10. Focus on the fundamentals. Sesame Street tackles a whole host of issues, from basic counting and the alphabet to overcoming cultural differences and even death. For the most part, however, the issues are key elements of early development: Not always easy, but necessary. Are the projects and problems you’re tackling necessary to the bottom line? Will they give a return to the business?
9. Speak different languages. Early on, Sesame Street emphasized the importance of learning foreign languages, even if it was just the basics, such as the Count learning to say uno to diez in Spanish. More now than ever, it’s critical that IT learns to speak in business terms to explain value, as recent guest blogger Claude Roeltgen noted. So-called soft skills can save a career, and really, it’s just a matter of saying what you need and what you can do in the right language.
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8. Learn to count. Or better yet, teach others to count. Just as our dear friend The Count spent painstaking hours teaching others to count from one to ten (in English and beyond!), IT must teach the rest of the business how IT enables profits and performance. And if you let others do the counting? Expect IT to become a cost center, with aggressive accounting for every dollar and annual budget fights.
7. Be wary of strangers. Sesame Street wins over adult fans with copious guest stars, running the gamut of celebrities, athletes and musicians. But these guests are introduced by trusted adults on the show, and viewers learn that while you shouldn’t fear people different than you, you also shouldn’t give them your complete trust until they’ve earned it. What are your security policies, and what do you do to ensure that temporary workers or outside consultants have what they need — but nothing else?
6. It’s not (always) easy being green. Kermit the Frog was right: No matter often people tout the benefits of “going green,” cutting costs while saving energy can be full of trade-offs. There’s always new equipment to buy, new processes to manage, and while there may be a green revolution, there’s a premium to be paid for leading that charge. On the other hand, Kermit did get the girl and in many cases the energy savings from a comprehensive, business-savvy “green” policy can bring home the bacon at the end of the day.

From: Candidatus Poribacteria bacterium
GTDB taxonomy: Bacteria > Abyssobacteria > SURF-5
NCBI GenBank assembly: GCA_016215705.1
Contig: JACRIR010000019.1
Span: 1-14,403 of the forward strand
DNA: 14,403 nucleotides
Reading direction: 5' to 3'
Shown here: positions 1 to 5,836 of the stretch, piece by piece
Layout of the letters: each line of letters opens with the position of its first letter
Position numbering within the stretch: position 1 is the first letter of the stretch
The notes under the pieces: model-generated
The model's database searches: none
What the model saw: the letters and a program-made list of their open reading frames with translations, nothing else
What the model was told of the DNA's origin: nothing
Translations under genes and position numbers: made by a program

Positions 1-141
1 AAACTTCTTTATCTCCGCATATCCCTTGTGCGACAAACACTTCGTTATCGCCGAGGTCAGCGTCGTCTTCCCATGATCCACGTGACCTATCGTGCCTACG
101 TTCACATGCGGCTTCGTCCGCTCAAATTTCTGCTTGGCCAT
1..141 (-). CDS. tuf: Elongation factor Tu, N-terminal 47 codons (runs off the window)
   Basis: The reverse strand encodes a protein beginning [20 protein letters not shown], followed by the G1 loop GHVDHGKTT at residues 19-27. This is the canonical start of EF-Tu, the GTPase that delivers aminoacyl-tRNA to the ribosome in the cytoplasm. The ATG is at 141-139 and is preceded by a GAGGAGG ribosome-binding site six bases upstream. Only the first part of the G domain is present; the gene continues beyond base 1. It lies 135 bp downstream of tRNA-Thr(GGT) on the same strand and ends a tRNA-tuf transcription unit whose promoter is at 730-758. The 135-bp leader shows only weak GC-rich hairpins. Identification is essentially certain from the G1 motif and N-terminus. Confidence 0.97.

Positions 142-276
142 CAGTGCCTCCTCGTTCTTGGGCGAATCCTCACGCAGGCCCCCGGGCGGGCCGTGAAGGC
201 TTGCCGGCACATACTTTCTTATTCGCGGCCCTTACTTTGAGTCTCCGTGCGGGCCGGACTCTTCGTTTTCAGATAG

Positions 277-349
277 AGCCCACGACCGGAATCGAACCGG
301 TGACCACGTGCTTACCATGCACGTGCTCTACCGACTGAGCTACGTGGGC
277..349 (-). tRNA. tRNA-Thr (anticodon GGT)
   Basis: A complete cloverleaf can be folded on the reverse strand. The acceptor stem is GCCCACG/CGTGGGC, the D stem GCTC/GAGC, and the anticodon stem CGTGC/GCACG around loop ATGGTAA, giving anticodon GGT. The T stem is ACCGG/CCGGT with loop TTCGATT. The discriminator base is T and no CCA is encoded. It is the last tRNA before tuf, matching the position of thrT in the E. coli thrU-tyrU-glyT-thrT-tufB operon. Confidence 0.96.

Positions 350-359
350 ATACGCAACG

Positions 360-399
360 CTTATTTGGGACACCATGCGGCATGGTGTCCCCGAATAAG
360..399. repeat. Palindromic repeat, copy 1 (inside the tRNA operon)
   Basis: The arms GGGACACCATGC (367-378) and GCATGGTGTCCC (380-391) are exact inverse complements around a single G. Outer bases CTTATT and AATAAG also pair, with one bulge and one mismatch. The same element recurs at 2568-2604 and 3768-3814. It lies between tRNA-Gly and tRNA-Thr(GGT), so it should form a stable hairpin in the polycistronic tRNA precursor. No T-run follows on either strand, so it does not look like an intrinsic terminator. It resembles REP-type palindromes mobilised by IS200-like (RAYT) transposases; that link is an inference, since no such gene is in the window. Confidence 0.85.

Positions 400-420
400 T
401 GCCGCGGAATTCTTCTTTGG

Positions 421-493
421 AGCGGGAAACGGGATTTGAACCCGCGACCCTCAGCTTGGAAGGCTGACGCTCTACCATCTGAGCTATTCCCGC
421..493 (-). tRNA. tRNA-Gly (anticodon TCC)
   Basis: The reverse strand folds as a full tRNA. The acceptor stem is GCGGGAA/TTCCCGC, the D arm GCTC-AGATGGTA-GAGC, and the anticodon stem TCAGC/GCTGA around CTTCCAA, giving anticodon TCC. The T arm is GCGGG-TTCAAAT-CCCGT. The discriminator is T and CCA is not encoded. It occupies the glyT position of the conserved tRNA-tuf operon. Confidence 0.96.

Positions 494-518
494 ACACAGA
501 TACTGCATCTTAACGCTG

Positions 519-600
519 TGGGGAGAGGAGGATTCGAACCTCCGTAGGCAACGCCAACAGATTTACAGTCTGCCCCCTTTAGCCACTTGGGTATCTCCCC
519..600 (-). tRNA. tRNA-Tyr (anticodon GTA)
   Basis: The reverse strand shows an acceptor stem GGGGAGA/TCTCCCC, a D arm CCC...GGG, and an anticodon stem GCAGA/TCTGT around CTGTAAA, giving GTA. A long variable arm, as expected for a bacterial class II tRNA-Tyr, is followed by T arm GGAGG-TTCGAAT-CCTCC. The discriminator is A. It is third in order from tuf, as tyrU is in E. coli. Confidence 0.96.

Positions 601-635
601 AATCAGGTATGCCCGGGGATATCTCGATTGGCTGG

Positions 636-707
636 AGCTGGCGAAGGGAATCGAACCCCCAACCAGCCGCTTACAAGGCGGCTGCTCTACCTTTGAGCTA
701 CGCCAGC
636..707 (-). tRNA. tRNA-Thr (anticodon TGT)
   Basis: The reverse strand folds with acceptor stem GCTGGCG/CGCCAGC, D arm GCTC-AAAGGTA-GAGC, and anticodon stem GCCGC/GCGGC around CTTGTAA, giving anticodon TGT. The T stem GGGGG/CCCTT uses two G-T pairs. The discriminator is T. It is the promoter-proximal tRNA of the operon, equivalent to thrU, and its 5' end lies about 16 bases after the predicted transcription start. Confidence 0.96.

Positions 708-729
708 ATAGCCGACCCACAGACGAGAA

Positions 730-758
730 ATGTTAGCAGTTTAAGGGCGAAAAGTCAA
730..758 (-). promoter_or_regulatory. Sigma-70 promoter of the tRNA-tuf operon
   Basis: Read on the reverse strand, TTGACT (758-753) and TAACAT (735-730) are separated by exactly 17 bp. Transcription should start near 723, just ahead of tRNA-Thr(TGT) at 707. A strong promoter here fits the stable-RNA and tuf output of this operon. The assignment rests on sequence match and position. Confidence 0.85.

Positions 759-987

4. Learn from your mistakes. Big Bird once sang that “everyone makes mistakes.” Projects fail, breaches occur, budgets run over and schedules run behind. What matters is how bad you let things fail, and what you can takeaway for the next time. Do you know how to spot a project failure? And are you ready to let go, move on and clean up the mess, without letting your emotional investment get the best of you? If not, maybe give Big Bird’s song one more listen, take a deep breath and bite the bullet.
3. Learn to share. Yes, you can do it all on your own, but why when you can share the work? Ellen DeGeneres shared headphones with Elmo, and you can share your work with users. There are big steps like allowing users to define file permissions, but even milder approaches like crowd-sourced troubleshooting and training, where users help other users, can save IT time, money and headaches. But just like with Ellen and Elmo, it might take some experimentation to find the right mix.
2. Teamwork. Just like the Sesame Street classic says, “Cooperation makes it happen.” It’s true, and IT is essential to making it happen, either by leading the way on effectively using communications tools or simply in being a team player with other departments, both inside and outside of IT.
1. Even grouches have their place. I’ve written about how overly aggressive personalities can actually hurt productivity, but Sesame Street offers up a great counterpoint: It all takes all types to make a neighborhood. Everyone from Oscar the Grouch to The Count to Big Bird to Cookie Monster has (or at least had) their place, and there’s a good chance both the Grouches and cheerleaders have their useful places in your organization, too, whether it’s a cold dose of realism on how effective an over-hyped project will actually be or the willingness to look for opportunity amid cutbacks and concern.
Bonus: Change with the times, places and people. Sesame Street isn’t the same around the world, focusing on “Unity through Diversity” in Indonesia and cooperation and sharing in Northern Ireland editions. So much has changed, and so much more is now known, in the world of children’s programming that re-released episodes are for adults only:
“These early Sesame Street episodes are intended for grownups and may not suit the needs of today’s preschool child,” the warning reads.
Is your organization able to shift with the times and culture? Does your IT have the same policies in Japan as it does in the United States and Brazil? If so, maybe it’s time to take a closer look and find where improvements can be made.